Pianist of the year: Grigory Sokolov and Krystian Zimerman, who have to share this for two glorious London recitals between which I cannot choose.
String player of the year: violinist Philippe Graffin, for a phenomenal recital at Conway Hall, glorious Faure at the Wigmore Hall with the Razumovsky Ensemble, the beautiful CD 'In the Shade of Forests', and, of course, the Coleridge-Taylor Concerto at the Proms.
Singer of the year: Cecilia Bartoli. I will never forget that performance in Rome as long as I live.
Young artist of the year: pianist Simon Trpceski, who I am sure will be one of the 'greats' by the time he's 40. I can't do the accents in my browser.
Conductor of the year: Vladimir Jurowski. There's no hotter property on the podium.
Lifetime Achievement Award: Franz Schubert. This is cyberspace, so anything can happen.
Take a bow, everybody...Thank you. Thank you for your moving, uplifting, inspiring, life-enhancing music-making. You're wonderful. We love you.
And now a few personal highlights of 2005:
Proudest moment: Signing my book deal.
Next-proudest moment: Being The Times's Blog of the Week.
Another very proud moment: hearing from my editor at the Indy that Pete Townshend liked my article about The Who.
Most affecting moment: a friend playing a wonderful concerto in our front room a few days after the London bombings. A truly beautiful evening that I'll always remember with a hefty lump in my throat.
Most unfortunate moment: runthrough at Stephen Kovacevich's, when Tom fainted.
Biggest sigh of relief moment: the Elgar Birthplace Museum Concert, which we got through unscathed and with which we were pleased.
Memorable though questionable moment: when Solti brought in a live mouse during a dinner party and deposited it with pride and gratitude at the feet of Hodder & Stoughton's fiction publishing director.
Personality of the year: my nephew, Luca (current age 15 months).
Feline of the year: Sir Georg 'Ginger Stripes' Solti, who would never let me get away with voting for any other cat.
Man of the year: Tom.
Tuesday, December 20, 2005
I've quickly discovered several crucial things about these pieces.
1. They're not boring. They're absolutely astonishing. No.1, which I'd thought was nothing more than a sweet, jolly little number, is full of genius. Mozart's chromaticism, especially, is simply incredible. There's warmth, wit, flow, perfection. At least, there should be if one isn't sightreading... Which leads me on to:
2. They are Bloody Difficult. No.3 in D major, or part of it, has recently been orchestrated - Dan Hope and Sebastian Knauer recorded it with Norrington as a concerto for violin and piano - and having just bashed through the A major concerto K488, to see whether I could, I can vouch for the fact that this violin sonata's piano part is much harder to play!
3. The ensemble between violin and piano is much more intricate, demanding and subtle than that required in Franck & co. Numerous passages involving playing runs together in thirds or in unison; occasional written out trills in unison; all kinds of tricks in which Wolfi just wants to have fun trapping you!
4. The only reason one sometimes expects Mozart violin sonatas to be 'boring' is that a lot of violinists play them as if they ought to be - without enough spirit. There's so much by way of detail, humour and sheer 'temperament' in them that to approach them with undue reverence, or with the aim simply of getting 'authentic' articulation 'right', will not satisfactorily convey what they're about. A great many players today either lack the imagination or are too intimidated by scholarship and correctness, political or otherwise, to let themselves go, apply heart as well as brain and get to the core of the music. Mozart without heart isn't Mozart.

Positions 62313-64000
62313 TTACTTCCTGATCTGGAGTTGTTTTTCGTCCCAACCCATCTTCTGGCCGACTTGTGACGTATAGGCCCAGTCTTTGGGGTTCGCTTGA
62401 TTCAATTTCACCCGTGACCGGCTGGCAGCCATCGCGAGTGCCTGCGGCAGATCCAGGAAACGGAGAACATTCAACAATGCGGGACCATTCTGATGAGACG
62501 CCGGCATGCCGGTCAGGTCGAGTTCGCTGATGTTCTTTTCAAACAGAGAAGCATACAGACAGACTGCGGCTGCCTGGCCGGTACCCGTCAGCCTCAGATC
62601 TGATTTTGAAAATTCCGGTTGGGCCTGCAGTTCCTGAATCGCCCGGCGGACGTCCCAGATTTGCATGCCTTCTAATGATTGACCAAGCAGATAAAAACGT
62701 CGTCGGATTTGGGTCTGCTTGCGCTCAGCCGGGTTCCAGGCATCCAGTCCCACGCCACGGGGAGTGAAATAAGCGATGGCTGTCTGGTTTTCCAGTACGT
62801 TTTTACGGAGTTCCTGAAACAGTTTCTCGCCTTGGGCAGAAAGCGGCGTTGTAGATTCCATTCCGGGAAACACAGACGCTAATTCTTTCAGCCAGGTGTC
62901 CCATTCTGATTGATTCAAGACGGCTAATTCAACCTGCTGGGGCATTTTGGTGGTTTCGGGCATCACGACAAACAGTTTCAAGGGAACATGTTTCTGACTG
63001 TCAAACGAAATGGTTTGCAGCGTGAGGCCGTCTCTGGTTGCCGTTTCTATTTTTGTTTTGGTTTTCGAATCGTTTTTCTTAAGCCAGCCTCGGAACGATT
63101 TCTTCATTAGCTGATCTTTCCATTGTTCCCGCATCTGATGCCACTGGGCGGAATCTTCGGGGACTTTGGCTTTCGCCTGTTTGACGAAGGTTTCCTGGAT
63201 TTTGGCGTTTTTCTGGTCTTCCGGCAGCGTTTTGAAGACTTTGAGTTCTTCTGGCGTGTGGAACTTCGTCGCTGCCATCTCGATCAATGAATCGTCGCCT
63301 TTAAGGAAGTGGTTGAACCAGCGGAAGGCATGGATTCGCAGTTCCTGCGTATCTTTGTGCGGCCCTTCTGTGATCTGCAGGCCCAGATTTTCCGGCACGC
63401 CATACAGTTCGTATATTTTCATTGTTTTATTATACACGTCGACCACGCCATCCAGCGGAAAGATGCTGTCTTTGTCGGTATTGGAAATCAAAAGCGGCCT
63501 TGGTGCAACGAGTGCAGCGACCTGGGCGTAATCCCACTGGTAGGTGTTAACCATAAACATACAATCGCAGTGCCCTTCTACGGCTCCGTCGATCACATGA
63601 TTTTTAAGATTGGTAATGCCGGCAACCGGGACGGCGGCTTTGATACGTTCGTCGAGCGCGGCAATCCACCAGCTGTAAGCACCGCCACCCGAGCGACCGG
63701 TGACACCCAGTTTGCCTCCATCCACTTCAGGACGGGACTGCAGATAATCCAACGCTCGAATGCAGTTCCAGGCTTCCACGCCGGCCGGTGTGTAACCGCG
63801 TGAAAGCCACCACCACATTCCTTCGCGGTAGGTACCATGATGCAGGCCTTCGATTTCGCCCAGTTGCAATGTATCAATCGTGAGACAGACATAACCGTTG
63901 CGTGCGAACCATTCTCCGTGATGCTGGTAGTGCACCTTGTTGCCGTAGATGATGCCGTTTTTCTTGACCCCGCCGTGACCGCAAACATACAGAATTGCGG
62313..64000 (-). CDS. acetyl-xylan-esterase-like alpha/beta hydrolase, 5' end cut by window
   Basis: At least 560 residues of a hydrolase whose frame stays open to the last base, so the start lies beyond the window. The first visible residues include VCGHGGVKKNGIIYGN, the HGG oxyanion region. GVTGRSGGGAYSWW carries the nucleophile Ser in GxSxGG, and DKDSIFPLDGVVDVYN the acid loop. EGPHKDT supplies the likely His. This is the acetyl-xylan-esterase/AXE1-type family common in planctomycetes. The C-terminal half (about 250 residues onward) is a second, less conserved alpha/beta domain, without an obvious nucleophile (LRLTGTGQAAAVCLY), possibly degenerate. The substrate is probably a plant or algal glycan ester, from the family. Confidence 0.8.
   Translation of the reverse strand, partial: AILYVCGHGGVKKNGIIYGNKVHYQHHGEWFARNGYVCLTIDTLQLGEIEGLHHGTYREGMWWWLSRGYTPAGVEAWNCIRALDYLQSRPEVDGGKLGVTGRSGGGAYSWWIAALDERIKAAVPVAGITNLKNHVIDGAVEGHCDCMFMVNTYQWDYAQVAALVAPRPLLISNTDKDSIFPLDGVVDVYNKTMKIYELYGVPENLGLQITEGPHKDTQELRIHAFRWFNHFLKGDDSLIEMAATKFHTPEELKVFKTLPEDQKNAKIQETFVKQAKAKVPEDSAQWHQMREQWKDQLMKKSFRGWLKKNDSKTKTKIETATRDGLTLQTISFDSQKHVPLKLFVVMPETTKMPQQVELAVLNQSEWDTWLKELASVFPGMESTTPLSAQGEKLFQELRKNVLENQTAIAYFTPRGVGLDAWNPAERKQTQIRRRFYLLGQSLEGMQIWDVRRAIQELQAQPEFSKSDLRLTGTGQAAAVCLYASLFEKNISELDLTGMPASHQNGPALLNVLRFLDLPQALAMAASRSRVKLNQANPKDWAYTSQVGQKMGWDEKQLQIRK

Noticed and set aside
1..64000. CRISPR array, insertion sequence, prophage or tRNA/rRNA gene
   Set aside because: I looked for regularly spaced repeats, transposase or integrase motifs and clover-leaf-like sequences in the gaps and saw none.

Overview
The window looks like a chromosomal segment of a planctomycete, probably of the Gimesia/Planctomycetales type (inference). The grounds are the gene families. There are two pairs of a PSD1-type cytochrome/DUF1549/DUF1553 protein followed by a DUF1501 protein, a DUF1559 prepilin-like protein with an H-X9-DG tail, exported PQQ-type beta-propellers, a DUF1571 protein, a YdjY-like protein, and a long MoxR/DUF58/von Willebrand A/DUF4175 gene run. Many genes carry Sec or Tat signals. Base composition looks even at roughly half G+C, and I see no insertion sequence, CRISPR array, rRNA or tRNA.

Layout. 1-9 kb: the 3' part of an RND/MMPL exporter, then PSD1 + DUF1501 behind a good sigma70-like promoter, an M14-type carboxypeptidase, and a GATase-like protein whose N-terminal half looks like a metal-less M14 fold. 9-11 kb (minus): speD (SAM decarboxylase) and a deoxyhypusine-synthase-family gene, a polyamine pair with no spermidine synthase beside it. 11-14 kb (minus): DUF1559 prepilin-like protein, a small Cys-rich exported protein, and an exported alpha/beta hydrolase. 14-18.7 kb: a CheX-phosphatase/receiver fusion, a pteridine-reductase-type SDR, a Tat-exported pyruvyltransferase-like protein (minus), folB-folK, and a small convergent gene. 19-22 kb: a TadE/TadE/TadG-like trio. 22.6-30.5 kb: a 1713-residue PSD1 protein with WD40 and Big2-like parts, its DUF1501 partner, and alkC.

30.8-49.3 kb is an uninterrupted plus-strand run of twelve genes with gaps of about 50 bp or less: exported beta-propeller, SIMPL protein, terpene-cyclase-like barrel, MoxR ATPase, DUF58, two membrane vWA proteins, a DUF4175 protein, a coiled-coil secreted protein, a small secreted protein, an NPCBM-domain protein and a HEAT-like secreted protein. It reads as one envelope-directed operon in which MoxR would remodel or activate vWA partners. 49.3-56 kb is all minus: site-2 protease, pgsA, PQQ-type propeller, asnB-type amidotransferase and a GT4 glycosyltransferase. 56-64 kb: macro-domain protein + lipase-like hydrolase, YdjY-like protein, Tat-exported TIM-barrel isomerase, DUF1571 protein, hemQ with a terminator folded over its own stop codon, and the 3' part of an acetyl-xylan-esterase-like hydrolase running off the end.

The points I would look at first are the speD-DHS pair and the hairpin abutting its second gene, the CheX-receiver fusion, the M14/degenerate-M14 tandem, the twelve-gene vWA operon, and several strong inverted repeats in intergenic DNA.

Today we'll be having a go at No.4 in E minor.
ADDENDUM, 21 December: Have just discovered an alternative viewpoint on Mozart by Norman Lebrecht, who I suspect has been having fun by being excessively provocative. I have just three things to say in response: 1. I LIKE Mozart and I don't WANT to listen to the Leningrad Symphony instead just because it's "historically important". We don't listen to music because it's historically important. We listen because we love it. 2. You wouldn't write a thing like this if you were a musician yourself and knew the music and its inner complexities from the inside. The inimitable Norman is a news journalist. 3. Slag off the Mozart industry, by all means. But please don't slag off Mozart.
Friday, December 16, 2005
Originally uploaded by Duchenj.
Apologies for lack of blog posts this week...it took a little time to recover from this particular birthday, never mind the associated hangover.
Having introduced one of the finest young pianists on the planet a few posts back, I'd now like to introduce one of the great sopranos of the century ahead. Sally Matthews sang Mahler 4 with the LPO yesterday (and is doing so again even as I write). She's been through some of the finest Young Artists schemes in the UK, including the Royal Opera House's, and was a huge hit in Gianni Schicchi at Glyndebourne last year. She tends to receive rave reviews wherever she goes and I think she's not yet out of her twenties. Last night was a prime example of why she is already so celebrated and why I reckon she will be even more so in ten years' time.
The voice is dark for a soprano - the richest vanilla ice cream swirled with dessert wine - and the clarity of the enunciation is exceptional. My German isn't brilliant, but I could hear the text and comprehend it quite well without even glancing at the words in the programme (I don't know this exquisite symphony intimately enough). Most magical of all, although her tone can be bright, large and glorious, were the soft passages: for a singer to create such absolute magic at PP level, while retaining all that beauty of tone and clarity of diction, is something special, unusual and marvellous. Given Sally's range and the richly romantic hue of her tone, I suspect that in a decade, or maybe sooner depending on her stamina and inclination, she might be Korngold's ideal Marietta...